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Deadly Clash in Philippines Jeopardizes Peace Process

  • Simone Orendain

Filipino Muslims display messages during a rally at the Lower House to call for the passage of Bangsamoro Basic Law, or BBL, in Quezon city, northeast of Manila, Tuesday, Feb. 10, 2015.

Filipino Muslims display messages during a rally at the Lower House to call for the passage of Bangsamoro Basic Law, or BBL, in Quezon city, northeast of Manila, Tuesday, Feb. 10, 2015.

Last month, a police raid in the southern Philippines targeting two internationally-wanted terrorists ended in disaster when clashes left about 70 people dead, including 44 police officers. Philippine lawmakers are now holding inquiries into the raid and suspending work on a landmark peace agreement for a self-governing area in the country’s Muslim-majority south.

Lawmakers this week were supposed to be deliberating the merits of a proposed Bangsamoro Basic Law (BBL), which is based on an agreement signed last March between the government and the rebel Moro Islamic Liberation Front.

Instead, those talks have been indefinitely suspended while lawmakers investigate the 12-hour gun battle which took place in Mamasapano town, a marshland area on rebel turf. It was the first time in three years the cease-fire between both sides was broken. Although the raid succeeded in killing Malaysian bomb maker Zulkifli bin Hir, also known as Marwan, a militant on the FBI’s most wanted terrorists list, the execution-style killings of several police officers have enraged the public.

The congressional investigative sessions have been tense and highly emotional with lawmakers pressing for answers about the January 25 operation. Senator Ferdinand Marcos Jr. said lawmakers will not pick up deliberations on the proposed peace law known as the BBL until they finish investigating the deadly police raid.

“We had pinned our hopes on the BBL as bringing peace to Muslim Mindanao. It would seem that now the lesson that we learned is that that may not be sufficient. That maybe there are elements that we have to examine,” said Marcos.

Marcos now calls the proposed law just “one part” of what could lead to peace in the restive region. And he added that its passage by the March 20 session recess would not happen.

Since the January raid, Marcos and other lawmakers have raised questions about the peace agreement’s plan for local law enforcement and national defense.

The government’s chief peace negotiator, Miriam Coronel-Ferrer, said that could lead to changes in the deal that fall short of what was discussed in the original proposal between rebels and government negotiators.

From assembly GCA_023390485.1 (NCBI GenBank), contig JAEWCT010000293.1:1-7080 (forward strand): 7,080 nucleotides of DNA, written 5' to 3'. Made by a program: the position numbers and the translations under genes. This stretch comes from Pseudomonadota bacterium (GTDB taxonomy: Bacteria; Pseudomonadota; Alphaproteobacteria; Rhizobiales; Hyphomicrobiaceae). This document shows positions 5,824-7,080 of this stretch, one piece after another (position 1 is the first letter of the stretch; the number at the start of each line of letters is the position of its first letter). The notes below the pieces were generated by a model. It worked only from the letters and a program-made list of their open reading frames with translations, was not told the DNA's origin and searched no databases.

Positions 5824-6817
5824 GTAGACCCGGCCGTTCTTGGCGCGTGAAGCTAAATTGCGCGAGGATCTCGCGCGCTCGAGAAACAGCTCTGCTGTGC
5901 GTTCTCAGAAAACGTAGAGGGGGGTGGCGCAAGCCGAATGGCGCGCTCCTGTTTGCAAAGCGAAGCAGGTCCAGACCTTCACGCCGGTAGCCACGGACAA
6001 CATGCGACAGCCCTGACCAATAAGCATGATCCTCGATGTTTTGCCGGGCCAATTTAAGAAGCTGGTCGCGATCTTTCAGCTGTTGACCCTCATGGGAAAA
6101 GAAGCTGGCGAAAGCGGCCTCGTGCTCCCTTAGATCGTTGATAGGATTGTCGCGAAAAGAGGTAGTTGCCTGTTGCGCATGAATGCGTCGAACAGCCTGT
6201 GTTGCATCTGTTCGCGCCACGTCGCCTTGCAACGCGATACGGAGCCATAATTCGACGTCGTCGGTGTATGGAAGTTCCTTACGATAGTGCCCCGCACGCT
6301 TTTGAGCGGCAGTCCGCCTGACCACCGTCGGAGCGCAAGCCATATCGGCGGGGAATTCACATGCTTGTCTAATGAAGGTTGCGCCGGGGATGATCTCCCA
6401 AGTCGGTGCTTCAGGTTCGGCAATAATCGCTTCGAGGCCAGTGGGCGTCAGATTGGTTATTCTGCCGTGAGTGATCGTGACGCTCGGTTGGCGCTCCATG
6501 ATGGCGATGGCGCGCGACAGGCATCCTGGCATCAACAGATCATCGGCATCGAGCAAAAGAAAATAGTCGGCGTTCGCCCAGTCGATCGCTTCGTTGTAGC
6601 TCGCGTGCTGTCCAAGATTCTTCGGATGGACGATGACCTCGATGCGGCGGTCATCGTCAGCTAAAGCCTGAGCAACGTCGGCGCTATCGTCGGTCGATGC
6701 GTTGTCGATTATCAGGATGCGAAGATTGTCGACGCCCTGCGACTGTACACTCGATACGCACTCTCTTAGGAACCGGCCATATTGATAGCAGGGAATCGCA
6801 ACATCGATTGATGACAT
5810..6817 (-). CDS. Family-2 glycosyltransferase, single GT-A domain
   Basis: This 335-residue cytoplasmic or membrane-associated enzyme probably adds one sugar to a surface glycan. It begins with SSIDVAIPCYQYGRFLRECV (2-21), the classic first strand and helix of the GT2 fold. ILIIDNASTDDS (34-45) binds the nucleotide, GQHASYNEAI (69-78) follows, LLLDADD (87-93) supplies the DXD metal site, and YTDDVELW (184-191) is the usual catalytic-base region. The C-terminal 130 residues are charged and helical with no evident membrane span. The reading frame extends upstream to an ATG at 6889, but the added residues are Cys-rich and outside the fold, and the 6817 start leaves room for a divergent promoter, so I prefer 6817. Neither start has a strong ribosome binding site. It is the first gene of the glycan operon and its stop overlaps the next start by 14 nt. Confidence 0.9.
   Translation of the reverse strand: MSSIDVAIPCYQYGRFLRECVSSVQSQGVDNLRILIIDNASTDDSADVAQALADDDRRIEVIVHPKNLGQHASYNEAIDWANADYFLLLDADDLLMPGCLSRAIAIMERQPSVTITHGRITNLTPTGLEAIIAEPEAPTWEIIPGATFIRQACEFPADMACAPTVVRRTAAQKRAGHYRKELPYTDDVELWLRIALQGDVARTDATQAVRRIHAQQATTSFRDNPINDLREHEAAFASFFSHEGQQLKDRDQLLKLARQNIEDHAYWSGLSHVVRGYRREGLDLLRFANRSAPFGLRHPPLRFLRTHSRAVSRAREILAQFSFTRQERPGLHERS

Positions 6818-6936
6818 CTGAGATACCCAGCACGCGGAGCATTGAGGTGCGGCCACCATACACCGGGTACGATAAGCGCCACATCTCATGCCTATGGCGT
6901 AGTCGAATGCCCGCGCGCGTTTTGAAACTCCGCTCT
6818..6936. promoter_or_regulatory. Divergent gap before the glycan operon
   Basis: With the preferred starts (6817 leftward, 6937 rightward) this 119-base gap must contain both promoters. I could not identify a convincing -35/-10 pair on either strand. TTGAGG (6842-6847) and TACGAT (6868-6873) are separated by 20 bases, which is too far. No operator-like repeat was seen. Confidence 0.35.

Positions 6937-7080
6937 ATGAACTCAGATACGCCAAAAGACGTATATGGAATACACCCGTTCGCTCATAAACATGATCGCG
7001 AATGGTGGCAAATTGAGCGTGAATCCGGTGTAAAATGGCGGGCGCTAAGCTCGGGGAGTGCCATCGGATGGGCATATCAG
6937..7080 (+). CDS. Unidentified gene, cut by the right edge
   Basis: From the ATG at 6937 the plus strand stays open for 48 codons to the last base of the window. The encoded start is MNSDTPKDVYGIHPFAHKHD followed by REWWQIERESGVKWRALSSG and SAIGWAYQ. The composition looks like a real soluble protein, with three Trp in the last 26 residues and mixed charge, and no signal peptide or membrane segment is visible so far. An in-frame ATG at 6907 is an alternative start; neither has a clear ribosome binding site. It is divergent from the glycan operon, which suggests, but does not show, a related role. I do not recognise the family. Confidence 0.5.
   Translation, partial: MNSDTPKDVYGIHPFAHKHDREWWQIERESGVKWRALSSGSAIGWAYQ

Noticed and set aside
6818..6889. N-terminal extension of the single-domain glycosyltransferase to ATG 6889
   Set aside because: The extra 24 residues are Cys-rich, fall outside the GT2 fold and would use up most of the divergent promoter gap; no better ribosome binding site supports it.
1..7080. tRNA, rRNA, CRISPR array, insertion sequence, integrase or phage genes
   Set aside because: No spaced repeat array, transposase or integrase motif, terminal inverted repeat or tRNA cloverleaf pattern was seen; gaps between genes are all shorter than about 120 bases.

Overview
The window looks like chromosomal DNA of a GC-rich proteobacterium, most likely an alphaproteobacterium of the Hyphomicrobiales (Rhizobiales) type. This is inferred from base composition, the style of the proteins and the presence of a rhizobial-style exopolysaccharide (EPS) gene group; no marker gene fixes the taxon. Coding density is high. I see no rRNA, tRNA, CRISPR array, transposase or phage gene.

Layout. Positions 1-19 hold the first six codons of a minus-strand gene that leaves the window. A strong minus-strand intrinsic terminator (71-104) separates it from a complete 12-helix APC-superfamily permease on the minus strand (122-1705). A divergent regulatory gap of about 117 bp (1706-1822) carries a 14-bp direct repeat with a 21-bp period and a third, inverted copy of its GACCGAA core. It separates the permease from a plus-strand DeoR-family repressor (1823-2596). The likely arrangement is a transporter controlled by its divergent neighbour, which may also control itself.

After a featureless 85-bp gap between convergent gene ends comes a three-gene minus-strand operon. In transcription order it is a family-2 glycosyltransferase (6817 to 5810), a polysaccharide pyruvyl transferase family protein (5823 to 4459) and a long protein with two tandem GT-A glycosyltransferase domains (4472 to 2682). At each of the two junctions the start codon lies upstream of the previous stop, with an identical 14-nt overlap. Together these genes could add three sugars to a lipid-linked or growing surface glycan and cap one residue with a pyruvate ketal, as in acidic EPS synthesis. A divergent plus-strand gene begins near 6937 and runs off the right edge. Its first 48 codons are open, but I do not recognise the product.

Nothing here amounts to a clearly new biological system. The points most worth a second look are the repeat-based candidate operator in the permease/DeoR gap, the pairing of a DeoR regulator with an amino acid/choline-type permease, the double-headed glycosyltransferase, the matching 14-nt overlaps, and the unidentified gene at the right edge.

“Even more worse is that we will have a law that is very, very far from the expressed aspirations that are already embodied in the draft, or let’s say, bottom line, the aspirations that are embodied in the Comprehensive Agreement on the Bangsamoro,” said Ferrer.

The comprehensive agreement is the product of nearly 20 years of talks and is meant to end four decades of fighting that has left more than 120,000 dead. The rebels say it addresses their aspiration for self-determination.

But following the deadly police raid, there may be public pressure to scale back the provisions of the proposed law.

Ferrer said she prefers no law to a watered down one. Her counterpart in the MILF, chief peace negotiator Mohagher Iqbal, said in a text message to VOA that his group is still backing the original law but will “see what happens” after it is debated by Philippine lawmakers.

In his opening statement before a senate panel Thursday, Iqbal enumerated the several components of the peace pact that were signed by both sides and made a heartfelt plea for peace.

“It contains our hopes and dreams, if not for us, for our children. We have waited for this opportunity for 17 years. We promised our people that peace will be our legacy. We seek your help in making this promise possible,” said Iqbal.

Ramon Casiple, head of the Manila-based Institute for Political and Electoral Reform, said public trust in the peace process is now shaky. He said that loss of trust could lead to significant changes in the final law.

“The reading there among legislators [is they] would rather risk a war if the MILF wants that or an extended peace process extending to the next administration rather than approve an arrangement, which does not have the trust of the body politic,” said Casiple.

Casiple called the situation a “slow-burning fuse” and that scenarios for the future are “wide open.” He said “it will take time to calm things down.”

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